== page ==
jQuery is a query syntax that finds HTML page elements matching specific criteria. It is analogous to the more complex SQL that queries databases, and conceptually similar to using filters in Excel. However, the specific data that jQuery operates over is the webpage Document Object Model (DOM), which is basically just a technical way of saying the structure of the webpage. The DOM is the set of all “nested” elements on the webpage. To understand jQuery selectors, we need a clear understanding of HTML. Don’t worry, it’s much simpler than it appears!

What is an element?

HTML elements have a well defined syntax and consistent, nested structure. The basic structure of an HTML element is like this:

<tagName attributeName=attributeValue(s) …> … elementContents … </tagName> 

</tagName> “closes” the element. An HTML “tag” is just the opening or closing entity. For example: <p> and </p> are called HTML tags

Continue reading this article… “jQuery Selectors in a Nutshell”

Newsletters as a Business

I was quoted in Digiday for an interesting article about Morning Brew, a highly successful standalone newsletter-as-a-business. It’s a mystery to me why more publishers don’t wake up to the potential of high quality newsletter products. If Morning Brew, theSkimm, and theHustle can generate millions of dollars with just a handful of employees and a direct sold ad model, why is this opportunity commonly overlooked by larger publishers with vastly more resources?

Morning Brew claims 1 million subscribers, $3m in revenue — and a profitable business

B2B Marketing Trends

I was quoted extensively in an ANA article (Association of National Advertisers):

“I’ve seen many B2B marketers over-engineer around data and analytics, ending up with their shoelaces tied together,” Sibson says. “The best investment of time and energy for B2B marketers is a strong segmentation strategy, backed by rigorous qualitative research. Aim to have five to 10 clearly defined segments, or personas, for your prospects, and use data and analytics to bucket them as quickly as possible in order to get them into the right messaging stream.”

Read the full article here (registration wall):

5 Trends in B2B Email Marketing

Browser Push for Publishers

Browser Push hasn’t generated much hype recently, but given the now universal support across browsers and devices, it will. Publishers should be highly motivated to diversify their channels away from Google and especially Facebook, and browser push is a great complement to email. Browser Push is an additional direct channel that you own, can reach your audience at a time of your choosing, and literally buzz their pockets.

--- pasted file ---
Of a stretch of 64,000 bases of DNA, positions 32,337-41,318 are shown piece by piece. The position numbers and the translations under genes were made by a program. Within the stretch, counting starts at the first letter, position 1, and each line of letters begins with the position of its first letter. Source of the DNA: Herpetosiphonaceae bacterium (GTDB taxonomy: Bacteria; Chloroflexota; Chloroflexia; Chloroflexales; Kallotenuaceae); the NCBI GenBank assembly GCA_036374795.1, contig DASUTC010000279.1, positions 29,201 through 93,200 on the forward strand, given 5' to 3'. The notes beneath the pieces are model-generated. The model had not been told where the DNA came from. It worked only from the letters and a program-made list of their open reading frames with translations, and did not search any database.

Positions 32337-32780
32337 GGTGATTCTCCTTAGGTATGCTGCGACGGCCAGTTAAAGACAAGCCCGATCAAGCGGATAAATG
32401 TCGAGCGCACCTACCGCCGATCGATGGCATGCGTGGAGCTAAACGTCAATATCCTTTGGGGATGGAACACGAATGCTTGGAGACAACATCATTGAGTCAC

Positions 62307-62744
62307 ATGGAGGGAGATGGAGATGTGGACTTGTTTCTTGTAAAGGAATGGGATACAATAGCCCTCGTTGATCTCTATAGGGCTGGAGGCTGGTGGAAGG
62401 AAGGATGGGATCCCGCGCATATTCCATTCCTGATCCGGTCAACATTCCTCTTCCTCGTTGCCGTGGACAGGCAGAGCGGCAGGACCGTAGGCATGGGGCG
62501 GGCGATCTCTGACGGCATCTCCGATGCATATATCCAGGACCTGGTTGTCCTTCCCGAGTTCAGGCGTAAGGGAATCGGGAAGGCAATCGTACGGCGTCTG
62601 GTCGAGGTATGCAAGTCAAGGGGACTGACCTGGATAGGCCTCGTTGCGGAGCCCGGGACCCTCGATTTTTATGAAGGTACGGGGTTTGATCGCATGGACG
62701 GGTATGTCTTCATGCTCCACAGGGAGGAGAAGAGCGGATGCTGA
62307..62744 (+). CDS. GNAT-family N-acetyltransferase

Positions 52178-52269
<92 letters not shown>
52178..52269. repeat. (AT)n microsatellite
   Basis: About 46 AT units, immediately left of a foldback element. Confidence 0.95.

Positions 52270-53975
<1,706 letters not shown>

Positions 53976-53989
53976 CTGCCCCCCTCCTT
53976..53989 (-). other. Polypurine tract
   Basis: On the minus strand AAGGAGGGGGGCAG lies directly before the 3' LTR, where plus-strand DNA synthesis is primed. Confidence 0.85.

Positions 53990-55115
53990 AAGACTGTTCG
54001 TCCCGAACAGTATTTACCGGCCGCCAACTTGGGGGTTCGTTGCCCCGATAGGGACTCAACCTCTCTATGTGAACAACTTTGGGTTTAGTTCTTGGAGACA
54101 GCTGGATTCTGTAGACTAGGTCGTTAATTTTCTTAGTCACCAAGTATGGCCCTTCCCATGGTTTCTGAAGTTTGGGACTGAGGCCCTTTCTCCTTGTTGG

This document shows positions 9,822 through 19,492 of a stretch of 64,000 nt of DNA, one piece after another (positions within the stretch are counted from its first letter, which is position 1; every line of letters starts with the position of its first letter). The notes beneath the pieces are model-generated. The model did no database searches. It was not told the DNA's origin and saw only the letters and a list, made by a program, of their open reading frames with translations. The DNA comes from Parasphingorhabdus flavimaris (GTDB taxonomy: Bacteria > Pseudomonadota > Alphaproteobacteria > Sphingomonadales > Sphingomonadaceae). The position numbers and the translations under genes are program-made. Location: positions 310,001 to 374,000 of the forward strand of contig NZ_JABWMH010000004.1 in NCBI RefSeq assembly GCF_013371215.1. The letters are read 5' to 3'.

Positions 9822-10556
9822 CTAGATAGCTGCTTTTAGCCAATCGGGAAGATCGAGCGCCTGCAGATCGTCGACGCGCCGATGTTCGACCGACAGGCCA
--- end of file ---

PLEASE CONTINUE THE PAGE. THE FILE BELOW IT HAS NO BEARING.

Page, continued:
Browser Push can be highly effective if done right, but is easy to screw up. Read my article in Publishing Executive to learn more.

The Power and Pitfalls of Using Browser Push Notifications


Flowers After a Punch in the Face

MediaPost solicited my opinion along with a panel of industry experts about the recent changes to Facebook’s news feed that prioritizes local news in the content feed.

“While on the surface, this is good news for local news, it feels a bit like flowers after being punched in the face. Let’s not forget that Facebook just cut publisher’s organic reach to zero. Also, this change is more about Facebook trying to show users healthy content than it is about helping publishers. I think we can agree that local news is better than clickbait, but it still causes discomfort that Facebook is the arbiter of what’s good and bad for us.”

Read the full article on Media Post:

As Facebook Prioritizes Local News, Industry Experts Respond

3 Hard Truths

Despite writing this article before the recent announcement of Facebook finally kicking publishers to the curb, it is still just as relevant. My strategic advice to publishers has consistently been to treat Facebook as, at best, a frenemy.

The industry is at a turning point, and publishers need to decide what type of publisher they are going to be:

  • large-scale commodity publisher with low production costs, or
  • high-quality publisher with paid subscription models, or
  • niche-content producers with small audiences sold to advertisers directly

Read the full article on Publishing Executive:

The 3 Hard Truths Publishers Must Face in 2018

Update: this article was one of the top 12 articles on in 2018.

Ad Blocking Game Changer

On February 15th, Google will enable ad blocking from within the Chrome browser, affecting 60% of web users, which is Chrome’s market share. Affected ads include full page, auto-playing sound and video, and flashing or otherwise intrusive ads. Google is using its near-monopoly power with Chrome, to try to improve the “user experience” of the internet, and specifically the web. Without debating what constitutes a good user experience and whether Google is justified in deciding this, the actual business motivation is that Google makes more money when lots of people are spending lots of time on the web. In their view, aggressive ads hurt the web experience, especially on mobile, and drive users into the arms of relatively uncluttered walled gardens like Facebook. Google absolutely has the will and ability to reduce or eliminate (subjectively) aggressive ads. Publishers that currently rely on this type of ads will likely lose 60% of the revenue associated with them.